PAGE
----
While the secular trend is sweeping the land and gathering more and more adepts each day, for some people, church remains as the place where they can be alone with their thoughts and the best location for a thorough introspection. Sure, the societal role of the institution is considerably reduced these days and the various attempts of the religious leaders to break the rule of the separation of church and state don’t go by unnoticed. However, we shouldn’t forget that church also played an important role in education, art, history and helped us become what we are today. In the following article, we won’t be discussing these critical issues, but we will in visit ten of the most intricate churches and their eccentric locations.
True, the Trinity Church in Antarctica doesn’t impress via fine architecture like most European cathedrals. However, this 15 meter tall construction is an outstanding evidence of a great architectural mind and frankly, the warmest place for any follower of the Russian Orthodox Church to be in on this ice desert. Constructed in the early 1990s, the edifice is made out of a single Siberian Pine that was dismantled and put together again on the icy continent.
2. A tree
Even though it measures 15 meters in height and has a diameter of 16 meters, the Chêne Chapelle or the “chapel oak” hosts two unique chapels. Built in the Medieval Ages, the church in a tree from France is nothing like you have ever seen and due to its mysterious aura and unusual construction featuring an exterior staircase leading to the chapels, you could easily believe that you are on the set of Tim Burton’s Alice in Wonderland.
3. On top of a volcano
While a church standing solitary atop of a mountain is not unusual, the Our Lady of Le Puy in France is a magnificent structure built over a volcano plug. Considering that the church stands 85 meters high over an active volcano, I guess nobody can contest the fact that the architects have taken the phrase “put your faith in the Lord” very seriously.
4. In a hill
If you ever wondered how a small country like Luxemburg managed to remain independent in spite of having strong neighbors like Germany and France, then the “Church in a hill” might provide you with an answer. Essentially, the entire region is naturally fortified with gorges and steeps that made it impossible for a large army to get around very easily. Besides, the scarce bridges that were build high above and the cleverly hidden homes and edifices would have provided sufficient time for the local population to hide and defend itself from invaders.
5. On a bridge
Erected in the 13th century by Thomas de Rotterdam, the Chapel of Our Lady stands proud on the Rotterdam Bridge that reigns over the River Don in Yorkshire. Even though its location has conferred the edifice many applications throughout the centuries, nowadays the last survivor of the numerous Bridge Chantries is finally back to being used for its original purpose.
6. One the side of a canyon
Another noteworthy example of constructors who took Christian belief very seriously stems from the Basilica of Las Lajas in Colombia. While it appears to be barely attached to the granite rock of the canyon overlooking the Guaitara River, the edifice is in fact a solid construction that doesn’t present any risk of collapse, as the thousands of visitors it receives each year proved time and time again. On a side note, unlike the chapel in Le Puy, the Las Lajas church is a modern construction that was finalized in 1949 and was declared a basilica a few years after.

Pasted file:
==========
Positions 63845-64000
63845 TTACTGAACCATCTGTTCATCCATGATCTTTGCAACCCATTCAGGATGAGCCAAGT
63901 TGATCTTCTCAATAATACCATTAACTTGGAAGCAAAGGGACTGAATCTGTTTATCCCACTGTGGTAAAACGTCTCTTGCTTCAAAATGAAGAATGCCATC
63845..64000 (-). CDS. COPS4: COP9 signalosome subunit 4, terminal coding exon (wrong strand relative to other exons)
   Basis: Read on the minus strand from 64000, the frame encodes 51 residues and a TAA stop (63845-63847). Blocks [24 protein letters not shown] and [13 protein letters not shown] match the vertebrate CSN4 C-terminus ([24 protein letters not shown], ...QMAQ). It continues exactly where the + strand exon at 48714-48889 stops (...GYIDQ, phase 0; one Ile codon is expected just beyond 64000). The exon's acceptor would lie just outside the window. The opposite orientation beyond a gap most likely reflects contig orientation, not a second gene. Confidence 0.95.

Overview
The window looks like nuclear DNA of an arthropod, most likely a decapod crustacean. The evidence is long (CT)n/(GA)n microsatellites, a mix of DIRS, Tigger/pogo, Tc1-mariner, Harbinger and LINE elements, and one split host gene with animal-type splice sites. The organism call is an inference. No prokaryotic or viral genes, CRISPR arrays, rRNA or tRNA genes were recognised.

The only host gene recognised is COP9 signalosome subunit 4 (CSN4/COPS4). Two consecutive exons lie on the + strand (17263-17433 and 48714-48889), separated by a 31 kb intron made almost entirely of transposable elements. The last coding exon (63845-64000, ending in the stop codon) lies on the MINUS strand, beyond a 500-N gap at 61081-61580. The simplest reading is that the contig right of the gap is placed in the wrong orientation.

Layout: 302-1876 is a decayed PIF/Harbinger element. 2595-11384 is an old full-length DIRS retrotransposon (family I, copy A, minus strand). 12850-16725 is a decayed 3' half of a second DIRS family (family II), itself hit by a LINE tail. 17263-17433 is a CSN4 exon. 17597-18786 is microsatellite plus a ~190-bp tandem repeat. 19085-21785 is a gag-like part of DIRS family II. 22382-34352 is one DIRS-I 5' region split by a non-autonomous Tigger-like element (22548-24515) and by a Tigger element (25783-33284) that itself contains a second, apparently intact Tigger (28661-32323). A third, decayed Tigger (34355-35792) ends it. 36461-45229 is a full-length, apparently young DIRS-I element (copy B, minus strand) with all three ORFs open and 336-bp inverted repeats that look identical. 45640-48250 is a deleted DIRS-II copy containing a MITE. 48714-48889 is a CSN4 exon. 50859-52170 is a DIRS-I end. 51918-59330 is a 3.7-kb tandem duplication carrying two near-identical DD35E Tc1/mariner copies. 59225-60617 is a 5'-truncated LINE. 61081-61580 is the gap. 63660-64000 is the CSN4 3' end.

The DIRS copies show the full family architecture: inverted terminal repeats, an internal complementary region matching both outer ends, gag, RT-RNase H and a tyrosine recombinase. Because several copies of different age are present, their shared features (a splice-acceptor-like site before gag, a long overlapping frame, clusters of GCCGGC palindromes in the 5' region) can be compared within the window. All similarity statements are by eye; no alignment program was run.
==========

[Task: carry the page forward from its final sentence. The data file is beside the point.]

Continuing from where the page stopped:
7. On a cliff face
Dating back to the 13th century, the Church of Rock in Felsenkirche Germany is among the very few edifices built on a cliff face that have passed the test of time. In addition to its unmatched beauty, the Felsen Kirche is shrouded by the aura of mystery by a fascinating local legend: a young man killed his brother in the heat of a moment after the latter announced his marriage plans with the women they both loved. Filled with remorse, Wyrich – the killer – underwent a long period of penance and decided to erect a church on the exact spot his brother died. Exhausted from praying and working all day, the man finally received a sign that God forgave him in the form a spring that opened up in the church. The magnificent construction still stands solid 60 meters above the Rhineland town and fortunately, it is easily accessible for tourists.
8. Deserted mine
Where else could you decide to build a church in a community that is mostly composed of people who live and work underground rather than a disused mine? Similar to most homes that can be found near the opal mine in Coober Pedy in South Australia, the Serbian Orthodox Church is an underground construction and an example of genius architecture and functionality. If you are curious as to why Coober Pedy residents prefer these living conditions, then you should know that the average temperatures in the region during the day exceed 40 degrees Celsius.
9. In a cave
Even though you may argue that the idea of building a church in a cave is not exactly news flash, historical evidence shows that most of cave-church constructions were specific to the Asian region and not Europe. Built from the glacial rock that runs under the capital of Finland in the late 1960s, the Lutheran Temppeliaukio church is not only a place of worship, but rather the best place to hold a concert on the entire Scandinavian Peninsula.
10. The Northernmost church
While the Russian Orthodox Church is the builder of the Southernmost edifice, the Lutheran Church takes pride in the Northernmost church in the world, the Longyearbyen in Norway. According to tourists, if you really want to see a magical sight, then you should plan a visit to the Svalbard region during the end of the Polar Night.
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